[Ed. – Debtor nation]
Trillion-dollar deficits are coming back to Washington, and this time they could be here to stay.
In 2009, deficits swelled after the economy contracted sharply. Unemployment soared, revenues plunged and the government boosted spending to cushion the shock. Deficits reached nearly $1.5 trillion, or 10% of gross domestic product. They didn’t fall below $1 trillion until 2013, when growth improved and policy makers approved tax increases and spending curbs.
What’s different about the current situation: The economy is humming. Output expanded at a 3.1% annual rate during the first half of the year.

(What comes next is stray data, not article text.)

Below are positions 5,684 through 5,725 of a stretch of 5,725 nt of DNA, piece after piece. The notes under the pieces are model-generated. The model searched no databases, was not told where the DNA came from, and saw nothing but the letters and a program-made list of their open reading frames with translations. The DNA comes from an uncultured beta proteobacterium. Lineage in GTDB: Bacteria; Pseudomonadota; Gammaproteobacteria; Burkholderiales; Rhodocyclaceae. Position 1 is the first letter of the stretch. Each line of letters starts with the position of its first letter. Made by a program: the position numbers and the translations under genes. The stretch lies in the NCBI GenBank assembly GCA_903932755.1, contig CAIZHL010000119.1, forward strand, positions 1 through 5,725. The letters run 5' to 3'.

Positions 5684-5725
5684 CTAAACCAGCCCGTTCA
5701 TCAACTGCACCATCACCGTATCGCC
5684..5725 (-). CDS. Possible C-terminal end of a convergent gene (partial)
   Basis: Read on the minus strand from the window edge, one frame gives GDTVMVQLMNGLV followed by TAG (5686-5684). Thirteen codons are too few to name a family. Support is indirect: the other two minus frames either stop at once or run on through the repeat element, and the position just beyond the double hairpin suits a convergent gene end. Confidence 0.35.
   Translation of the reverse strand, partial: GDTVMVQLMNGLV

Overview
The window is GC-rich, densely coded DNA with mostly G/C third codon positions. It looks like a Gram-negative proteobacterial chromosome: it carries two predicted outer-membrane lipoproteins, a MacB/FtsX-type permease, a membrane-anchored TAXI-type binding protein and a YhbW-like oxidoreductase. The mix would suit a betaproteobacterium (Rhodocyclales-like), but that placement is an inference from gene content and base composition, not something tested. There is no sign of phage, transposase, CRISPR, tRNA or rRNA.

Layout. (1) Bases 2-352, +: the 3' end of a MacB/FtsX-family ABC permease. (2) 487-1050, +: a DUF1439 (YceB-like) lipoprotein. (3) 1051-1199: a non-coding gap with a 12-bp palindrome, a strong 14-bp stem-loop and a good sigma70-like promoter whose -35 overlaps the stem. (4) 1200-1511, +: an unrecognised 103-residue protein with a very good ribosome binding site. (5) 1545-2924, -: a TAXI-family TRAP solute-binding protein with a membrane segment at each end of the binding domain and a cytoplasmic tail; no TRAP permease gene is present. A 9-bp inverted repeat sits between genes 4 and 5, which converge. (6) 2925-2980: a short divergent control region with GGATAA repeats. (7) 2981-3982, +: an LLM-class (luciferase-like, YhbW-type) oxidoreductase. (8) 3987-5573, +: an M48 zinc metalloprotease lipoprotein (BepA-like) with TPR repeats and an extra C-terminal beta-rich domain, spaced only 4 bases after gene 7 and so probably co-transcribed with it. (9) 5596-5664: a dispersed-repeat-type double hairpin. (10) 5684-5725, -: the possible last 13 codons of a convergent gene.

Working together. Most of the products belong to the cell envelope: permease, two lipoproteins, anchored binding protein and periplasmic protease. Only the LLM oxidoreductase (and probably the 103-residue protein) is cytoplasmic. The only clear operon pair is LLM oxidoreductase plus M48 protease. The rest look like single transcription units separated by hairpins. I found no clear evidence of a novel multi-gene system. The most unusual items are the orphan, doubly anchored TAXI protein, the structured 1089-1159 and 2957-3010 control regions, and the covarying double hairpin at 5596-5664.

Trending: As Joe Biden’s mother would say…
Federal spending is outpacing revenues, however, because Congress and President Trump approved measures to cut taxes last year and boost outlays earlier this year.
Deficits are helping to boost growth by pumping money into the economy, but they could come with long-run costs. Buyers of government debt could demand higher yields to soak up the supply of bonds issued, constraining growth in the future. Moreover big deficits during good times could leave the government constrained of resources to support the economy during the next downturn.